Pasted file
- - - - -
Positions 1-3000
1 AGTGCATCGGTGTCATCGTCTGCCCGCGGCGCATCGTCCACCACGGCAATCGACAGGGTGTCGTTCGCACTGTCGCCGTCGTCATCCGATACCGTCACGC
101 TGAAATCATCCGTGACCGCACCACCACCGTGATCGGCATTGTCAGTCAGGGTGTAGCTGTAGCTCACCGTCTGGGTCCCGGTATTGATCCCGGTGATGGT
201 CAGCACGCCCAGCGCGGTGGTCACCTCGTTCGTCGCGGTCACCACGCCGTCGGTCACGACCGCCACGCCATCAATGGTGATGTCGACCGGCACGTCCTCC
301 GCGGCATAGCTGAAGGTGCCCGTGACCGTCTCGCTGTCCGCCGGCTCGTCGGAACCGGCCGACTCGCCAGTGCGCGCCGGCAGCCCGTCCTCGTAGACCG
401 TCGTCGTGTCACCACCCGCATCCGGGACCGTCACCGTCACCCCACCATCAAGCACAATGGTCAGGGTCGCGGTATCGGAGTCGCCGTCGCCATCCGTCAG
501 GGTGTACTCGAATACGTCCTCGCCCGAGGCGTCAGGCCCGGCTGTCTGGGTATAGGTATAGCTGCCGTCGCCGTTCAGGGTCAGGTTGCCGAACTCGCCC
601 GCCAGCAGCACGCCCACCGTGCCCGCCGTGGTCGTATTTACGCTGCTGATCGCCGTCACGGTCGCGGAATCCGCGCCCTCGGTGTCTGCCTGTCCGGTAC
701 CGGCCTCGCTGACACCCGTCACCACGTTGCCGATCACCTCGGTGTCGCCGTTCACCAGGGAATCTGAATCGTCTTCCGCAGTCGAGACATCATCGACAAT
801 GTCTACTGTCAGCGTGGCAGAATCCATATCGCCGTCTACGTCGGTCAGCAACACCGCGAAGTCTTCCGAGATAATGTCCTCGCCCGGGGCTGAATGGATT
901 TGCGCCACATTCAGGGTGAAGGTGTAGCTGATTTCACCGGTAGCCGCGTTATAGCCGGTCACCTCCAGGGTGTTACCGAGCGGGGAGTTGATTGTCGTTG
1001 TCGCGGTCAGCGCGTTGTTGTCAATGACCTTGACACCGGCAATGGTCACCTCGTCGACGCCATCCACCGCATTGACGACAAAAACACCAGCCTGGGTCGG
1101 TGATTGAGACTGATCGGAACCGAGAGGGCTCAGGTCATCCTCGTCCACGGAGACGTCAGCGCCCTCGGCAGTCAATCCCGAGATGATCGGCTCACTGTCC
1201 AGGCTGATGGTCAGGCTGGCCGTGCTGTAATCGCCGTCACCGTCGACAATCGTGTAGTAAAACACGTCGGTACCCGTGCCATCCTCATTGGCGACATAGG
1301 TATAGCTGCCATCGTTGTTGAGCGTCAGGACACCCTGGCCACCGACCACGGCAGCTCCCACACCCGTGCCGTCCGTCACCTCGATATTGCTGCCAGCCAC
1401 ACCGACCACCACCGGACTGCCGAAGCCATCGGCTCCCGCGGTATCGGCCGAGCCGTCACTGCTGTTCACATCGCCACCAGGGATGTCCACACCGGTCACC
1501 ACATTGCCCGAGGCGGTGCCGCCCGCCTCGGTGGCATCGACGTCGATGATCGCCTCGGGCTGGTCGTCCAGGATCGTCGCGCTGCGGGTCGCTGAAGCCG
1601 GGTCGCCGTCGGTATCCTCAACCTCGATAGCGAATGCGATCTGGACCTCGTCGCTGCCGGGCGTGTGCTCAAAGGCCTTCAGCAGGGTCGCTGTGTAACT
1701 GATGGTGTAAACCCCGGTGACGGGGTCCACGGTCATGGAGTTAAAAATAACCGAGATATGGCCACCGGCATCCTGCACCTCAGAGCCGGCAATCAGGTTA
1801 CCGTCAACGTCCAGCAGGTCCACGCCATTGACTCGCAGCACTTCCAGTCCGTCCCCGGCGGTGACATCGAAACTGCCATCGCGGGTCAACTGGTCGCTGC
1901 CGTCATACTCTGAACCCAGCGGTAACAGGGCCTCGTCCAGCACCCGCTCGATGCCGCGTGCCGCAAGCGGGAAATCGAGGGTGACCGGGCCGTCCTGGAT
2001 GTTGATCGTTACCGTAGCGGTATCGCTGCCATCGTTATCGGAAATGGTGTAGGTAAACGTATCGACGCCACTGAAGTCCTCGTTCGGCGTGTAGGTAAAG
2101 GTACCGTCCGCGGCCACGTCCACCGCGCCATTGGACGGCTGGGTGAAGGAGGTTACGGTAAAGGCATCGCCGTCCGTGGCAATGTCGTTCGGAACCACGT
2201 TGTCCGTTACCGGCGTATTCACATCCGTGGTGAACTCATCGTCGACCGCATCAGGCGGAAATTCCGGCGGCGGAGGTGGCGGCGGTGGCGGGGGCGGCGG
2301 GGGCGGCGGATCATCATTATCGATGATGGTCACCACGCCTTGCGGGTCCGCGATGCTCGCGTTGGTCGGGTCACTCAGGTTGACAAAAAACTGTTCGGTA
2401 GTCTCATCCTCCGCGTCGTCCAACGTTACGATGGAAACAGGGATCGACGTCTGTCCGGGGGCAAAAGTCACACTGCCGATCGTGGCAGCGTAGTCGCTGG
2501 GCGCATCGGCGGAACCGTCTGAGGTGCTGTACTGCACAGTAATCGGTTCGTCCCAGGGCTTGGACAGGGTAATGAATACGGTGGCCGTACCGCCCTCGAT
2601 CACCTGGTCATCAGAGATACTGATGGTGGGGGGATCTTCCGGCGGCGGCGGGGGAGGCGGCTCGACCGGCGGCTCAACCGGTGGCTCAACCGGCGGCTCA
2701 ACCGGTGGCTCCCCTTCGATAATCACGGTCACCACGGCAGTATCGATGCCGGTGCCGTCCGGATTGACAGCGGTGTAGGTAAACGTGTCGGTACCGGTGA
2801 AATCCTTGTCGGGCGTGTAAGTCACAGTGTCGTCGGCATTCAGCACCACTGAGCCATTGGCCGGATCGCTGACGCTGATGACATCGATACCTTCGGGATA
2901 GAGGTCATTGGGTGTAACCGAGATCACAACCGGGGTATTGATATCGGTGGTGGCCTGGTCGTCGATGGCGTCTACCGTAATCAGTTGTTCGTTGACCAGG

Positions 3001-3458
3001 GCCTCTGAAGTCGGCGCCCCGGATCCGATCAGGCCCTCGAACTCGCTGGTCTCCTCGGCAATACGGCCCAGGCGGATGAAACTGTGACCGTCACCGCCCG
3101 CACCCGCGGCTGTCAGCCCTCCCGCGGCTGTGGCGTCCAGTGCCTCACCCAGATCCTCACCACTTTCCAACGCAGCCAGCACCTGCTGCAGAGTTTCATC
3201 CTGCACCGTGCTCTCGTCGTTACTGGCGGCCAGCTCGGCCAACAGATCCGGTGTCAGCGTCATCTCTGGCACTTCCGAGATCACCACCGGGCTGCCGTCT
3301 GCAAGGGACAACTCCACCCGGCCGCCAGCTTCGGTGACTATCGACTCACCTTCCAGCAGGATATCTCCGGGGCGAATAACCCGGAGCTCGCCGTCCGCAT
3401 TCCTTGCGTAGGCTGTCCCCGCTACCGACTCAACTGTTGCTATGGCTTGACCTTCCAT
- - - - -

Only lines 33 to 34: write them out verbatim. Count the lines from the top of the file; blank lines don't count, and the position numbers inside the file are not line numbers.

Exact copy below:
3001 GCCTCTGAAGTCGGCGCCCCGGATCCGATCAGGCCCTCGAACTCGCTGGTCTCCTCGGCAATACGGCCCAGGCGGATGAAACTGTGACCGTCACCGCCCG
3101 CACCCGCGGCTGTCAGCCCTCCCGCGGCTGTGGCGTCCAGTGCCTCACCCAGATCCTCACCACTTTCCAACGCAGCCAGCACCTGCTGCAGAGTTTCATC